Upper School Students Humbled and Motivated by Hearing Tough Life Story

Oct 22, 2014 | Media Galleries, Uncategorized, Upper School News

IMG_0419Just one week after the September 29 kick-off of (i)project and full immersion in and adaptation to the new Upper School P-schedule (project-based schedule), students stopped short in their tracks by hearing from a guest who made them appreciate what they have and who they are.
With an unprecedented opportunity to work on passion-driven, student-selected projects in a safe environment with soft boundaries and full support from teachers, parents and peers, students in grades 9-12 are preparing for real life. Some students want to create a fashion blog, others want to research the psychology of fear, and others have the passion to delve into discovering a cure for cancer. Students are excited that they get the chance this year to choose exactly what they want to work on and not be limited. Freedom.
In stark contrast, on Wednesday, October 1, students were asked to assemble in the GC Gym to hear from Al Duncan – a successful businessman, musician, author, and survivor turned motivator. He began by telling his life story – one of despair, fear, danger and defeat. The situations he encountered would have been enough to keep anyone down. As he continued to share his journey of a few peaks, and mostly valleys, he focused on several occasions where he found himself at a crossroad, and had to make a choice; a difficult decision – some were good and some weren’t. He frequently repeated the point that circumstances don’t determine who you will become. “I grew up in one of the most dangerous neighborhoods on the planet, but I continued to have a choice, to make good decisions and find my way out,” he says.
During his speech, Mr. Duncan asked students to stand when they agreed with a statement he was making, which made a very powerful impact on the crowd. He said things such as, “Stand if you or someone in your family has suffered from a life-threatening illness or disease.” And, “Stand if you know someone who identifies as an LGBT. Stand if you don’t know what LGBT stands for. Stand if you’ve been prejudged. Stand if you HAVE prejudged.” After watching students stand and sit multiple times while their peers looked on, Mr. Duncan pointed out that he believed that students learned things about their friends that they may have never known. Drake Gomer said, “people thought I was joking when I stood up after Al Duncan said ‘Stand if you identify yourself as hispanic.’ Even some of my friends didn’t know that about me.” Mr. Duncan’s point was that we all identify with different groups – some you may not know from the outside and some you didn’t know you had in common with someone else. At the end, he said, “Stand if you haven’t stood, yet.” Everyone in the room remained seated.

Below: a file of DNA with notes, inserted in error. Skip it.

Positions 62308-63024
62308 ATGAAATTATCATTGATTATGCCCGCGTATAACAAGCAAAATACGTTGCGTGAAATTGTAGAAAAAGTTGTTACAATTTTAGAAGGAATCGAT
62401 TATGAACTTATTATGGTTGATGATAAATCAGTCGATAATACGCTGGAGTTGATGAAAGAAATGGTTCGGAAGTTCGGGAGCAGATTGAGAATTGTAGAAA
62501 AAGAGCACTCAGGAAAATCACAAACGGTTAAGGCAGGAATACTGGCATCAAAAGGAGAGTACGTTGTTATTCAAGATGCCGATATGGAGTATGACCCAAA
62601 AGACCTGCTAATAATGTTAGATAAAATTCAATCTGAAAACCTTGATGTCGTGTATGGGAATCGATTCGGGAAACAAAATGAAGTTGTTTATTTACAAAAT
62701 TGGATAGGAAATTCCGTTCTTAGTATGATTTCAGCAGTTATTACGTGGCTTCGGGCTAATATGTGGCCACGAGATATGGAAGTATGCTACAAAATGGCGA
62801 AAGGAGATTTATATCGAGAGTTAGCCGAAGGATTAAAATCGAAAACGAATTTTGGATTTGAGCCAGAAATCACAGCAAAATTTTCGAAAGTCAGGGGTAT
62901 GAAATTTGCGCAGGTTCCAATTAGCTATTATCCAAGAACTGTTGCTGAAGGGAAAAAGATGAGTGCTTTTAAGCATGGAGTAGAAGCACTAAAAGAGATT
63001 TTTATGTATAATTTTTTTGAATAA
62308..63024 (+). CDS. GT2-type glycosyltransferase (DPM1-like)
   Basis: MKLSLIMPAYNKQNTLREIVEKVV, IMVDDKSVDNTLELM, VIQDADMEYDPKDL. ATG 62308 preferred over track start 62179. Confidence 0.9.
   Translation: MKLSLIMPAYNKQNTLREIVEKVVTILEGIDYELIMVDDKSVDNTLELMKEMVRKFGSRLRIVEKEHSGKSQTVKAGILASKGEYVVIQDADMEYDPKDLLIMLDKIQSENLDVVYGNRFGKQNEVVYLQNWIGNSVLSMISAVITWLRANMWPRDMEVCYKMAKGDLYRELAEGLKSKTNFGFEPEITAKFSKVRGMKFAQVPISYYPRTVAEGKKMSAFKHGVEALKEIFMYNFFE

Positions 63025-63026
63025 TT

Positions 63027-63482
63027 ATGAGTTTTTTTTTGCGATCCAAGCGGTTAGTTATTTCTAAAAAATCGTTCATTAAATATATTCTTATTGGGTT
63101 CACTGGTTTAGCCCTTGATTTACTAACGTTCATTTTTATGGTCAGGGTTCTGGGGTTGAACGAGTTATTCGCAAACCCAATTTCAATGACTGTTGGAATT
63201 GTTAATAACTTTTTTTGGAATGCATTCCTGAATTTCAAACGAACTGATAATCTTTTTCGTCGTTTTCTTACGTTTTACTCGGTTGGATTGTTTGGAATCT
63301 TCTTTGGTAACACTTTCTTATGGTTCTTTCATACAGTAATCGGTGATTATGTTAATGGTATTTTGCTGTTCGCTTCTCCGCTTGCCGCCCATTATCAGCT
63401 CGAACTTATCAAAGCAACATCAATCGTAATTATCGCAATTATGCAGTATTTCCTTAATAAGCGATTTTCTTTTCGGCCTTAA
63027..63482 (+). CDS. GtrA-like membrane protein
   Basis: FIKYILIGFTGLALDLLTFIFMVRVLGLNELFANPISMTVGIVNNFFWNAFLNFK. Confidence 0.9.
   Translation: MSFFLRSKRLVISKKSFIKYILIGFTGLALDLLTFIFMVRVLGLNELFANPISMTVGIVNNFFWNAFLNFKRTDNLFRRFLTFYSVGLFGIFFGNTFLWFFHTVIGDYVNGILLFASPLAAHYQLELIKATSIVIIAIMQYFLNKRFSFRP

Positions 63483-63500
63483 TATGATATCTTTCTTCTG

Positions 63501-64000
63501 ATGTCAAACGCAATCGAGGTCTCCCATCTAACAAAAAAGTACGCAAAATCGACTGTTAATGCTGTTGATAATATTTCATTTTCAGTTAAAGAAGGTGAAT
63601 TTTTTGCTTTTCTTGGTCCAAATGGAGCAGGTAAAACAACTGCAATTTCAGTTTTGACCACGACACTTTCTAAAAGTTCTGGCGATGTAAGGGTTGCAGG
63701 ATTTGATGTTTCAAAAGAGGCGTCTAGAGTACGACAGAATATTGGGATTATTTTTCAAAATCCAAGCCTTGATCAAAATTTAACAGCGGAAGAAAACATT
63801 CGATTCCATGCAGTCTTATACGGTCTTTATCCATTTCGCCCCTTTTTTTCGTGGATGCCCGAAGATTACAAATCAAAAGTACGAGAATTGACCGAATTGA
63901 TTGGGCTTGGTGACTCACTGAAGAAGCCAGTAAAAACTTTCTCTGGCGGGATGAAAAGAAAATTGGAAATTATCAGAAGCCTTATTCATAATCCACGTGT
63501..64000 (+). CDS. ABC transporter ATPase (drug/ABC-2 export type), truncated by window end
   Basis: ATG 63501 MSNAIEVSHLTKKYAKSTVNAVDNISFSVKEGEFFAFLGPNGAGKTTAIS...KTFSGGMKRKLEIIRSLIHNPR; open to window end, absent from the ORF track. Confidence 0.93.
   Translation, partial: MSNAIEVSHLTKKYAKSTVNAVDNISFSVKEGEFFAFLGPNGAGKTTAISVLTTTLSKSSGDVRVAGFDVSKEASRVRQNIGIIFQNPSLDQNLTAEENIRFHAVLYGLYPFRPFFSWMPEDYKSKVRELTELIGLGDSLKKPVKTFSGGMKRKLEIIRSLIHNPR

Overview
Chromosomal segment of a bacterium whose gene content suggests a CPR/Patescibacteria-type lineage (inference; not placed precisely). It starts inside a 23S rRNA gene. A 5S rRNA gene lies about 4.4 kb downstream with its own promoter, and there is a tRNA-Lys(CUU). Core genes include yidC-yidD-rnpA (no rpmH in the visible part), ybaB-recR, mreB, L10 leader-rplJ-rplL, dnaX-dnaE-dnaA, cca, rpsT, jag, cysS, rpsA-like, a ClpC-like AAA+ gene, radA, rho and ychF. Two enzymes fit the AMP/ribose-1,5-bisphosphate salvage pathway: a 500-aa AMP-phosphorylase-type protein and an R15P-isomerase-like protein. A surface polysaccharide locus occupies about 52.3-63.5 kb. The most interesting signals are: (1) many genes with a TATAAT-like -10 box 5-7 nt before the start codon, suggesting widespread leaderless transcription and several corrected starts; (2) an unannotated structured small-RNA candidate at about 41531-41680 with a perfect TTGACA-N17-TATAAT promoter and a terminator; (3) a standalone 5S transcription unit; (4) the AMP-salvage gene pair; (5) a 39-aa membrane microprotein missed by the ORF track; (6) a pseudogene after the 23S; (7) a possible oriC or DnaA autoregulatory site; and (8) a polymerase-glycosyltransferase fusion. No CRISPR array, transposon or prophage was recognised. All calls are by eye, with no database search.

The group of 200+ students and teachers sat in complete silence as they heard Mr. Duncan’s life unfold. Some may have identified with his struggles while others were shocked that anyone could have made it out. On top. This was his real life. Then, Mr. Duncan went through an exercise that drove his point home even further. He held up a twenty dollar bill and asked, “who wants this?” Of course every hand went up. He proceeded to crumple up that same twenty dollar bill. After making it into a tiny ball, again he asked, “who wants this.” Students still wanted the money. Mr. Duncan then stepped on the twenty dollar bill and made a comment about the students not knowing what may be on the bottom of his shoe. Yet again, students were not deterred and said they wanted the money. Finally, he picked up the bill and smoothed it out, asking, “same value?” Unanimous yes. He continued, “So, if you can recognize that the value of a crisp new twenty dollar bill does not diminish when it is crumpled up, why in the world would you discount your own value just because you’ve come up on hard times and been crushed and crumpled?”
He received a standing ovation.
Many remained behind to shake this inspirational man’s hands.
“Al Duncan is one of my favorite speakers we have ever had at Mount Vernon. Everyone was captivated by what he had to say which was really cool to see,” said senior, Lizzie McLochlin.
Students were more inspired than ever to dive into their work, to make smart choices and realize that they, too, have the ability to come out on the other side of their life story – on top.
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